There are several pros and cons of bridging loan when compared to other types of borrowing. Let’s take a close look at the bridging loan overview, types and uses.
Bridging loan is a short-term debt designed to bridge the gap between two situations, usually the purchase of a property before another sale. It is also known as a swing loan or caveat loan. In recent years a great expansion and growth have been seen in the bridging loan market of the UK.
However, some people still do not know what exactly is bridging finance and for which purpose they can use it. Another important thing that you may want to know is the benefits and drawbacks of bridging loans.
In this article, we are describing the uses of bridging loans and their pros and cons so that it can be easier for you to decide whether you should take out this loan or not.
A bridging loan is a short term interest-only loan that is used to fund purchasing of a property. People also take out this type of loan to fund pending property purchases. It is easier to explain bridging loans with a practical example.
Suppose a family wants to move to a new or bigger home, they have found the right home for them, but the sale of their existing property has just fallen through. Now, if they do not commit to buying a new home, they are in danger of losing it. In addition, they already committed upfront payment for a survey, mortgage and other fees.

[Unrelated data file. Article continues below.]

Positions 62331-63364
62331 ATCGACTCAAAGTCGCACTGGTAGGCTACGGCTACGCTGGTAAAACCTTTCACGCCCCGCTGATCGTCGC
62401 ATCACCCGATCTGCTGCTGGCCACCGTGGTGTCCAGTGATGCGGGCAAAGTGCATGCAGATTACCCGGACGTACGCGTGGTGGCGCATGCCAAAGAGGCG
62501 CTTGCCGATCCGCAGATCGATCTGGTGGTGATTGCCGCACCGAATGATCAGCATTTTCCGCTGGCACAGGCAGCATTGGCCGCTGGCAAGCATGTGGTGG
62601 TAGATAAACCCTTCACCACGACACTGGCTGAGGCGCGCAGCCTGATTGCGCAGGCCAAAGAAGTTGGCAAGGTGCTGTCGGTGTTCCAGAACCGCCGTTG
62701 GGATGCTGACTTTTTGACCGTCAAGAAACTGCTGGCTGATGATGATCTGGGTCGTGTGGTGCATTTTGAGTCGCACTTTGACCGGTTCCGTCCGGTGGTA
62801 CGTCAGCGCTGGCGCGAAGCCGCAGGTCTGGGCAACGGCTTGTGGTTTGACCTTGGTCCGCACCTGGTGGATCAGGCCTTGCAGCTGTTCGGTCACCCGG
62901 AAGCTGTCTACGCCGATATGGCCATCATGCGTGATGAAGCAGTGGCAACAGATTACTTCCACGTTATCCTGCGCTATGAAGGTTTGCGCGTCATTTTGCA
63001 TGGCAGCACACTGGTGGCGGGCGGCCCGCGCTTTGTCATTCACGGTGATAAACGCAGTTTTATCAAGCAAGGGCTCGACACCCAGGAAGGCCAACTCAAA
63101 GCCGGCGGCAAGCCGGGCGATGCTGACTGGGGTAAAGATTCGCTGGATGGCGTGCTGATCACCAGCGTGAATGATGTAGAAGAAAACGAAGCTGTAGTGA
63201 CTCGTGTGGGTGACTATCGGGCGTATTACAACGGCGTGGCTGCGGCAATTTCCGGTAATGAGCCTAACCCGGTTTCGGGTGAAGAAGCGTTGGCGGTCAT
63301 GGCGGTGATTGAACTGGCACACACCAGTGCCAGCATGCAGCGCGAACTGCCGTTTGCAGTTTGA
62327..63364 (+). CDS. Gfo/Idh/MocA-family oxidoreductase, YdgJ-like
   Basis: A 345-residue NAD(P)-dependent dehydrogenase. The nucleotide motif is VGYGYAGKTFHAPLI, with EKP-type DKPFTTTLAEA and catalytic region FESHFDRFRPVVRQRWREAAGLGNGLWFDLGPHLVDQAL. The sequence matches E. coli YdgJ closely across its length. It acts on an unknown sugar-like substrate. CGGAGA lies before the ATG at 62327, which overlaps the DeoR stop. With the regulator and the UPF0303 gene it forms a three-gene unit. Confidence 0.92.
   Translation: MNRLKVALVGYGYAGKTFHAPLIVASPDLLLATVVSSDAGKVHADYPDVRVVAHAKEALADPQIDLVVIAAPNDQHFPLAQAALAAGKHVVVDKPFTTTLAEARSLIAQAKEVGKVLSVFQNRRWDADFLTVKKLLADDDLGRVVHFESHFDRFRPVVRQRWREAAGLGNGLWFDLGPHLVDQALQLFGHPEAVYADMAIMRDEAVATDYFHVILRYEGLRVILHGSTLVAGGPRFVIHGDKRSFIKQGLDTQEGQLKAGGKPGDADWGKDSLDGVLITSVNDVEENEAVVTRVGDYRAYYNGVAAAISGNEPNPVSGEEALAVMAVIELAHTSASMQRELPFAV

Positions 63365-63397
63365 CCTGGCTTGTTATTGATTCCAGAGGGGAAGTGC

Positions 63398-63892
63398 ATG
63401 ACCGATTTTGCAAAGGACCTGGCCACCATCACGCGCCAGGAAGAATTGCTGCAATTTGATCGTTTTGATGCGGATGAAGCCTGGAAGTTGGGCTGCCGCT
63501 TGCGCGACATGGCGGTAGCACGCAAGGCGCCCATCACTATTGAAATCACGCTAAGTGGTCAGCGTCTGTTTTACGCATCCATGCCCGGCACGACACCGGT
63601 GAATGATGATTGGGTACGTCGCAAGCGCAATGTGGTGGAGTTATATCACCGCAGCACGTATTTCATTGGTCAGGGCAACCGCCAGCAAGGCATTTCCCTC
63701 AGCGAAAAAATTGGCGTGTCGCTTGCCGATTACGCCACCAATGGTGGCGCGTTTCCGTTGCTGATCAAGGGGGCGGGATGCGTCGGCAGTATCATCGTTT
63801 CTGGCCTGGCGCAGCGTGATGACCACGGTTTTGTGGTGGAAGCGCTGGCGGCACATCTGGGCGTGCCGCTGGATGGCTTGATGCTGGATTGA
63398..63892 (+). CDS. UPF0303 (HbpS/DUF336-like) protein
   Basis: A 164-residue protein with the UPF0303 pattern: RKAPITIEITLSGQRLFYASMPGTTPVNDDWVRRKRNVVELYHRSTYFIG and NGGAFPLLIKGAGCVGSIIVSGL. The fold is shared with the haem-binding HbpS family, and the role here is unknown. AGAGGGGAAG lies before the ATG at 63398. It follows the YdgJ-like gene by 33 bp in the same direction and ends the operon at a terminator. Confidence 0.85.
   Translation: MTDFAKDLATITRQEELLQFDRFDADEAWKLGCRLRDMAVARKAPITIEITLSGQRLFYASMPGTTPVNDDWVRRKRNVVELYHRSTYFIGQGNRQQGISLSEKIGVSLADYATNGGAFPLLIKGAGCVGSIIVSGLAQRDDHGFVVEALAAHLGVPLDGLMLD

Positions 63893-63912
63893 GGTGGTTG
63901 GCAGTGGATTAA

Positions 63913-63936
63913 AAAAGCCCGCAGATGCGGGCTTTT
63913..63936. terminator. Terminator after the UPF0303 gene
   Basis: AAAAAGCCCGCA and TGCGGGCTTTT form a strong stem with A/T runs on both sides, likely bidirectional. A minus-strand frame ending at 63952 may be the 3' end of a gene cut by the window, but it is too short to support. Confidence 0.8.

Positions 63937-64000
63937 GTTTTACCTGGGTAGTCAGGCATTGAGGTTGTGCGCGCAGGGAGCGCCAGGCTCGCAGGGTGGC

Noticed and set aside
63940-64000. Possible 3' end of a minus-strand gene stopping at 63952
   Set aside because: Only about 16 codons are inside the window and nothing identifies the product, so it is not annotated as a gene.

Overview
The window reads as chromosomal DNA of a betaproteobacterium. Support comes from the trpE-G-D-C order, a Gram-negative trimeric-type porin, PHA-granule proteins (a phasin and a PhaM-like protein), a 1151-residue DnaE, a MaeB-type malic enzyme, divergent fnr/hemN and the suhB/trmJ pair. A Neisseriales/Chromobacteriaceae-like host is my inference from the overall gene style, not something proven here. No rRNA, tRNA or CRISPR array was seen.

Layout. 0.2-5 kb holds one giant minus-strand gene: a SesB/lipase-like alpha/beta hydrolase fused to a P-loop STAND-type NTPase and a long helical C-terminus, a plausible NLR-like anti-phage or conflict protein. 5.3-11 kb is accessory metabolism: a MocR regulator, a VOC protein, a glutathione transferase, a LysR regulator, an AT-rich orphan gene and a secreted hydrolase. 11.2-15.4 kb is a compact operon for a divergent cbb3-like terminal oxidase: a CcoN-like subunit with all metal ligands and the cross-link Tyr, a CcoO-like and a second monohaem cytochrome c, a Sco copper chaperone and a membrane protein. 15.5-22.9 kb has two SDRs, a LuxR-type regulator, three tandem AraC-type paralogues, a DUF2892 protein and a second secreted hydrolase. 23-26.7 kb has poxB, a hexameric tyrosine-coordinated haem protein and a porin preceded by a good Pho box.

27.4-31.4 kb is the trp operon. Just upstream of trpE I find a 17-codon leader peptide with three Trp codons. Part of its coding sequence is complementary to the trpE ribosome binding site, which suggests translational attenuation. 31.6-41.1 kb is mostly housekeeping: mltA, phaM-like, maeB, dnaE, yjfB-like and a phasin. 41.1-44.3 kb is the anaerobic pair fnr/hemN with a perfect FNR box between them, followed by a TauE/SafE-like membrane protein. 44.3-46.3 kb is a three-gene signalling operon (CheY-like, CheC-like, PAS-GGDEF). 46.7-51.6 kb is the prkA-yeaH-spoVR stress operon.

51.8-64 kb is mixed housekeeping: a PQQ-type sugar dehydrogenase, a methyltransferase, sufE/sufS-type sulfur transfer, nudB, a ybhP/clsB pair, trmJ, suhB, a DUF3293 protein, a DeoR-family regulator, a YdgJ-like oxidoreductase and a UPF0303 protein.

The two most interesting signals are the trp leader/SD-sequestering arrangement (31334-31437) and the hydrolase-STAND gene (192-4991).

A bridging loan can be a perfect solution in such situations that allow them to complete the purchase of a new home while they are trying to sell their current home.
Bridging loans are secured loans, and you have to use your property as collateral until you repay the loan amount. Bridging finance is different from mortgage loans, and the primary difference is due to loan terms.
A standard bridging loan has a loan term between one to 18 months, while a mortgage can stretch up to 30 or 40 years. Normally, people use bridging loans when it is not possible to secure a mortgage loan.
There are a number of benefits of bridging loans when compared to other types of borrowing. Let’s take a close look at the benefits that you can get from bridging loans.
1. Quick To Arrange
When a large sum of money is required, you think of taking out a business loan or a commercial or residential mortgage. But all these facilities can take weeks or even months to arrange. In contrast, bridging loans are fast to arrange. Sometimes your loan application is approved within 48 hours. Moreover, commercial bridging loans are mostly unregulated and are extremely fast to arrange compared to other loans. As there is no regulatory burden, lenders are free and fragile to approve loans for property investors where deals depend on the availability of funds the speed of finance.
2. Flexible Lending Criteria